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Now Jo, still a teenager, has a baby herself, and it's Davey's turn to take care of someone. Someday soon, he knows, he'll find his own somebody who'll love him, and he'll have his own babies and he'll love them like nobody ever loved babies before.
Gritty, gripping, unflinchingly honest, Gypsy Davey is the extraordinary story of a boy's ultimate triumph as he comes of age.
Author Biography: Chris Lynch is the author of several highly acclaimed books for young adults, including Iceman, Shadow Boxer, and Slot Machne, all ALA Best Books for Young Adults and ALA Recommended Books for Young Readers, as well as Extreme Elvin.
Twelve-year-old Davey is the man of the household, taking care of his mother and older sister as best he can and avoiding them when they're either too mean or too sad.
Things like that I’m really good with babies even though I’m only twelve and I can think of no reason why I should be after all good with babies since I don’t have any of my own but I sure would like to. Better than my sister is with her own baby that’s for sure though I don’t actually mean to be mean because she’s nice to me some of the time and it’s hard for her and I fully understand that. She’s only seventeen herself but her old man she calls him is thirty which is why there’s always a glass of wine around although from what I can see the old man himself ain’t. Around that is.
Sometimes my sister goes out right away when I come over and comes back hours later when me and the baby Dennis are asleep. She says that Dennis is crazy because he’s loud and he’s active and he doesn’t listen but then he stops still and stares for almost ever and he makes a lot of sounds that are nothing at all like words and he moves funny sometimes more like a praying mantis than like a big baby boy and that all this is why little Dennis and me get along so good is what she says because we’re both screwed she says. And that’s why she has to leave sometimes.
But I don’t see the problem so much to be honest and I tell my sister so. She says I can’t see it because I’m a retard myself is what she says when she’s not feeling so nice or just that Davey you don’t understand things very well is what she says when she’s better.
But I can do things. I can change Dennis’s diaper when he needs it, and I know when he needs it. I even like it doing the changing doing the feeding like it when my sister leaves us alone because I like being the one in charge for a change. I am really responsible and I don’t think my sister changes Dennis often enough because of what I see sometimes on his little bum. Like boils. I can’t tell my sister something like that because I told her once told her after she came home from a long long time when she was out of the house. And she said how dare you to me and she hit me slapped me real hard. Then she stared at me and thought about it and just said how dare you again and hit me real hard on the same part of my face again even though I’m bigger than she is by a lot. But I couldn’t do nothing about it of course because I couldn’t. Except cry. I could cry and I did just with the water part and no sound coming out of me. And I turned so little Dennis couldn’t see because he looks up to me admires me and he’s real curious and kept stretching his neck to try to see me. So now I just wipe the cream on him all the time and I blow lightly on the red parts of his bottom to cool him because it looks hot.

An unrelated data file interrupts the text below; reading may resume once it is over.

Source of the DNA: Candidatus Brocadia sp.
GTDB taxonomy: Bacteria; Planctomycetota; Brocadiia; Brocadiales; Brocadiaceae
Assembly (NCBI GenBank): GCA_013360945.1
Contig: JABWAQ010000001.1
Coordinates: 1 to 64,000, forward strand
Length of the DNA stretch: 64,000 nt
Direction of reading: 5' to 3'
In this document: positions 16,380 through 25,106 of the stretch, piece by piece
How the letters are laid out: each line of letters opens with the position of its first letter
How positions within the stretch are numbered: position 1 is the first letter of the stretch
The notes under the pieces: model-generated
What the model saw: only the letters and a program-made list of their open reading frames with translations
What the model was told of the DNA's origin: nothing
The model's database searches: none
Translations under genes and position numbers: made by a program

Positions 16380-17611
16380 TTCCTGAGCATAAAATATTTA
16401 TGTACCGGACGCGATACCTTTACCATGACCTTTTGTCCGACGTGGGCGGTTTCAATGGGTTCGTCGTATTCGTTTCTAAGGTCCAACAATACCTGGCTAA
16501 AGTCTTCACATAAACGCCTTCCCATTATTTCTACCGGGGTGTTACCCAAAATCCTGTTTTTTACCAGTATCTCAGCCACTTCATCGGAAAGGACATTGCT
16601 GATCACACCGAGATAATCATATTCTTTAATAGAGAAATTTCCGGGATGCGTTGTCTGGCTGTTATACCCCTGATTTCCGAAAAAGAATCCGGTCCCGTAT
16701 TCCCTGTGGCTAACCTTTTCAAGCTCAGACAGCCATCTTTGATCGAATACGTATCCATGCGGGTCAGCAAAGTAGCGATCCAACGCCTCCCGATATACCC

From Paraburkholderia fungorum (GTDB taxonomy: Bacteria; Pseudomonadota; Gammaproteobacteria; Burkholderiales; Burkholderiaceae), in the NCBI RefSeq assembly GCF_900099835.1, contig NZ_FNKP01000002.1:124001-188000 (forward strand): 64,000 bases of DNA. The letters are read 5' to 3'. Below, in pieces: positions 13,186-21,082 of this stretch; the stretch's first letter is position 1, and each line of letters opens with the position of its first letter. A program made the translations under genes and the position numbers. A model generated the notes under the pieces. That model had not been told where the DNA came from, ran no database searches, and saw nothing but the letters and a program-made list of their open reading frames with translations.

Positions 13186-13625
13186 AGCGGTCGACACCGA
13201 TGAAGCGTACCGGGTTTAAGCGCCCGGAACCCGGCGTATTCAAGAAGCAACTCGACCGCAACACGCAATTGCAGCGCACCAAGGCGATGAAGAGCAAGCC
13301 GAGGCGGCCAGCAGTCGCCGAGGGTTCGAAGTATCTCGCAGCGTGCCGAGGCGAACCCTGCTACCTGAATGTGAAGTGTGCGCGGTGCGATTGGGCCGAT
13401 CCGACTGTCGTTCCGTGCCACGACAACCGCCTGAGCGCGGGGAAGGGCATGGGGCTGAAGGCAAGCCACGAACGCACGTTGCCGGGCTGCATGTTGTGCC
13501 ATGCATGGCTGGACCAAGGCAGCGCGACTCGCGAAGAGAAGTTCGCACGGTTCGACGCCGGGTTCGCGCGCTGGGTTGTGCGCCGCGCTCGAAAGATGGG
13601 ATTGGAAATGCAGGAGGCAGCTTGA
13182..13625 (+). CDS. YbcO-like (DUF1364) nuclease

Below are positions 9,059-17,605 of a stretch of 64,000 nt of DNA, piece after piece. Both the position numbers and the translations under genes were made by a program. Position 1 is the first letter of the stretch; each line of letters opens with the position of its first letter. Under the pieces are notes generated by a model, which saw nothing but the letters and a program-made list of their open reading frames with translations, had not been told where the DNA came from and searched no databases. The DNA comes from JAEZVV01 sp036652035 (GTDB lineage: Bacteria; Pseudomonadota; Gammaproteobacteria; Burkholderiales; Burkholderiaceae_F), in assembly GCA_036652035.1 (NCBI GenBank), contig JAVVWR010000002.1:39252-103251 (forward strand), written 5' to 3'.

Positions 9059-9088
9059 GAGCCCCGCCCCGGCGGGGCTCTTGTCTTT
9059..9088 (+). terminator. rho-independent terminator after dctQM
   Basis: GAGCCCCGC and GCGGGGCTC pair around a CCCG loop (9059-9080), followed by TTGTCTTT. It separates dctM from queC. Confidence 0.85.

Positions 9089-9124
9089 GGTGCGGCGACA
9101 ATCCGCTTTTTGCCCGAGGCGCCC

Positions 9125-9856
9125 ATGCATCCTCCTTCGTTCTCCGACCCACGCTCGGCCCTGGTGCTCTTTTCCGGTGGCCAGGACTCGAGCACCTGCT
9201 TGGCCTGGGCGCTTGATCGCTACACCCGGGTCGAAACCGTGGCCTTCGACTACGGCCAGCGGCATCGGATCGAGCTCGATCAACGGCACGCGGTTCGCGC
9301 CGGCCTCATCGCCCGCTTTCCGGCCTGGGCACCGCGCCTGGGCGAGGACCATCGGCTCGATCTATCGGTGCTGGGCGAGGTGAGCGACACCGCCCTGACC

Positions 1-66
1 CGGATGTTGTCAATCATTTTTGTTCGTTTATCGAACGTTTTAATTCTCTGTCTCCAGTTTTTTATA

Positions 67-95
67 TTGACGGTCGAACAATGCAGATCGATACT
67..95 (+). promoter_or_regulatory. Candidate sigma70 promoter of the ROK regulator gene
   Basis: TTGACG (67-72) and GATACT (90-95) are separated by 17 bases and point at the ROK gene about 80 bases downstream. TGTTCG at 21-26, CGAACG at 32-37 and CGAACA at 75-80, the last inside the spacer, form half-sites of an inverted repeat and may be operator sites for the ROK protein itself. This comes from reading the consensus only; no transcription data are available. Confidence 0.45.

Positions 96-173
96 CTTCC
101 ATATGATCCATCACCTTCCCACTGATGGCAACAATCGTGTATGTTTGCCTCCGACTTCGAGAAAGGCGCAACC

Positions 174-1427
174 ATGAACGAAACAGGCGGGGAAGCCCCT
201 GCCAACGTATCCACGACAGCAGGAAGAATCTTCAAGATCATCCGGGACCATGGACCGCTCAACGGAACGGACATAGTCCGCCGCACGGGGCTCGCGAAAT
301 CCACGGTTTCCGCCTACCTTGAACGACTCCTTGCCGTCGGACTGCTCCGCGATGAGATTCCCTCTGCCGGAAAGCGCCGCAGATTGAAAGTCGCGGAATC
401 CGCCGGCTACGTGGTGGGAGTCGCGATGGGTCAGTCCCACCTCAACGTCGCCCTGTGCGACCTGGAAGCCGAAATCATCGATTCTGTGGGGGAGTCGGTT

My sister says so what to all this because she did it all for me when I was little like our brother Gary who doesn’t live around here anymore did for her because she says Mom had two kids too many than she could handle. And so I owe somebody.
Gypsy Davey is Chris Lynch's highly acclaimed novel about one boy's ultimately triumphant coming of age in the face of loneliness and terrible neglect from his family. By age twelve, Davey has had his share of problems. For his entire existence he has lived with a mother who loves him, but refuses to learn how to be a parent to him; a charismatic but reckless father who can't seem to commit to his family; and a sister who had to become his real mother when she was seven years old. Alternately adored and abused by his older sister, Davey grows up with the passionate conviction that somehow his life should be better than it is.
And when Joanne, now a seventeen year old mother herself, seems destined to repeat the mistakes of their mother with her newborn son, Davey is determined to do everything he can to spare his nephew from the harsh, desperate, and lonely childhood he himself has had.
Told in Davey's own voice alternating with revealing family vignettes, Lynch's narrative is piercing, enraging and ultimately uplifting—a beautifully written tour de force about coming to terms with this cycle and trying to rise above it.
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About The Author:
Chris Lynch was a featured author in Publishers Weekly's "Flying Starts" for his first novel, Shadow Boxer. His other novels--including Ice Man, Slot Machine, and the Blue-Eyed Son series--have all garnered critical acclaim and received numerous prestigious awards.